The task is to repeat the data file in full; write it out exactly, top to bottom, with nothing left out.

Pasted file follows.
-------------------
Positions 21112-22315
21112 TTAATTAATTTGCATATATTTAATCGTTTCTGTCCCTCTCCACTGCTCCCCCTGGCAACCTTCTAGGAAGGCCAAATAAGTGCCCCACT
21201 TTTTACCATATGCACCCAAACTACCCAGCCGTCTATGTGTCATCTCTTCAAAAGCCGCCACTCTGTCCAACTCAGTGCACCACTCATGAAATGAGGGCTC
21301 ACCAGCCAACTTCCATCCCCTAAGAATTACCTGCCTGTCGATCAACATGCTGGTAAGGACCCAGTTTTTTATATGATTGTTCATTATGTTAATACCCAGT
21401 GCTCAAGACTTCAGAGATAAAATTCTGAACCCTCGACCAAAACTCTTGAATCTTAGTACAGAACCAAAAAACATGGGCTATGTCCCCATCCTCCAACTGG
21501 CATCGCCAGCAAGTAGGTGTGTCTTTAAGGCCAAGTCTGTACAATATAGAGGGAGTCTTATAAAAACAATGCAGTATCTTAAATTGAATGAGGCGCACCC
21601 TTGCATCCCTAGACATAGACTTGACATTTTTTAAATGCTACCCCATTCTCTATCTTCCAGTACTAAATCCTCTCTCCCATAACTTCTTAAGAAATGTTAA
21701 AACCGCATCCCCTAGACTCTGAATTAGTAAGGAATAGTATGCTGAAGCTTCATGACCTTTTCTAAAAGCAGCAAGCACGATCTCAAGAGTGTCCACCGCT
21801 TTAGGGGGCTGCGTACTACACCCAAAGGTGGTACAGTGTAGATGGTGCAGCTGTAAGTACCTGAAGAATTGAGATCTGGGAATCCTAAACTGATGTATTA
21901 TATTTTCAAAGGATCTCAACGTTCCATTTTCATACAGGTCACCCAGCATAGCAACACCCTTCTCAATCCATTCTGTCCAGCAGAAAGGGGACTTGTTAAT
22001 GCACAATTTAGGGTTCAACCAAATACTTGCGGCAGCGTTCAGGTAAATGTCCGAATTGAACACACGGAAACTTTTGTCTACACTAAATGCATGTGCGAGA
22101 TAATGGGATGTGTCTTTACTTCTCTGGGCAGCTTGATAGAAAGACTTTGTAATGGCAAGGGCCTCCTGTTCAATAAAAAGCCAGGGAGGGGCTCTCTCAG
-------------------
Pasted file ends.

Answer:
Positions 21112-22315
21112 TTAATTAATTTGCATATATTTAATCGTTTCTGTCCCTCTCCACTGCTCCCCCTGGCAACCTTCTAGGAAGGCCAAATAAGTGCCCCACT
21201 TTTTACCATATGCACCCAAACTACCCAGCCGTCTATGTGTCATCTCTTCAAAAGCCGCCACTCTGTCCAACTCAGTGCACCACTCATGAAATGAGGGCTC
21301 ACCAGCCAACTTCCATCCCCTAAGAATTACCTGCCTGTCGATCAACATGCTGGTAAGGACCCAGTTTTTTATATGATTGTTCATTATGTTAATACCCAGT
21401 GCTCAAGACTTCAGAGATAAAATTCTGAACCCTCGACCAAAACTCTTGAATCTTAGTACAGAACCAAAAAACATGGGCTATGTCCCCATCCTCCAACTGG
21501 CATCGCCAGCAAGTAGGTGTGTCTTTAAGGCCAAGTCTGTACAATATAGAGGGAGTCTTATAAAAACAATGCAGTATCTTAAATTGAATGAGGCGCACCC
21601 TTGCATCCCTAGACATAGACTTGACATTTTTTAAATGCTACCCCATTCTCTATCTTCCAGTACTAAATCCTCTCTCCCATAACTTCTTAAGAAATGTTAA
21701 AACCGCATCCCCTAGACTCTGAATTAGTAAGGAATAGTATGCTGAAGCTTCATGACCTTTTCTAAAAGCAGCAAGCACGATCTCAAGAGTGTCCACCGCT
21801 TTAGGGGGCTGCGTACTACACCCAAAGGTGGTACAGTGTAGATGGTGCAGCTGTAAGTACCTGAAGAATTGAGATCTGGGAATCCTAAACTGATGTATTA
21901 TATTTTCAAAGGATCTCAACGTTCCATTTTCATACAGGTCACCCAGCATAGCAACACCCTTCTCAATCCATTCTGTCCAGCAGAAAGGGGACTTGTTAAT
22001 GCACAATTTAGGGTTCAACCAAATACTTGCGGCAGCGTTCAGGTAAATGTCCGAATTGAACACACGGAAACTTTTGTCTACACTAAATGCATGTGCGAGA
22101 TAATGGGATGTGTCTTTACTTCTCTGGGCAGCTTGATAGAAAGACTTTGTAATGGCAAGGGCCTCCTGTTCAATAAAAAGCCAGGGAGGGGCTCTCTCAG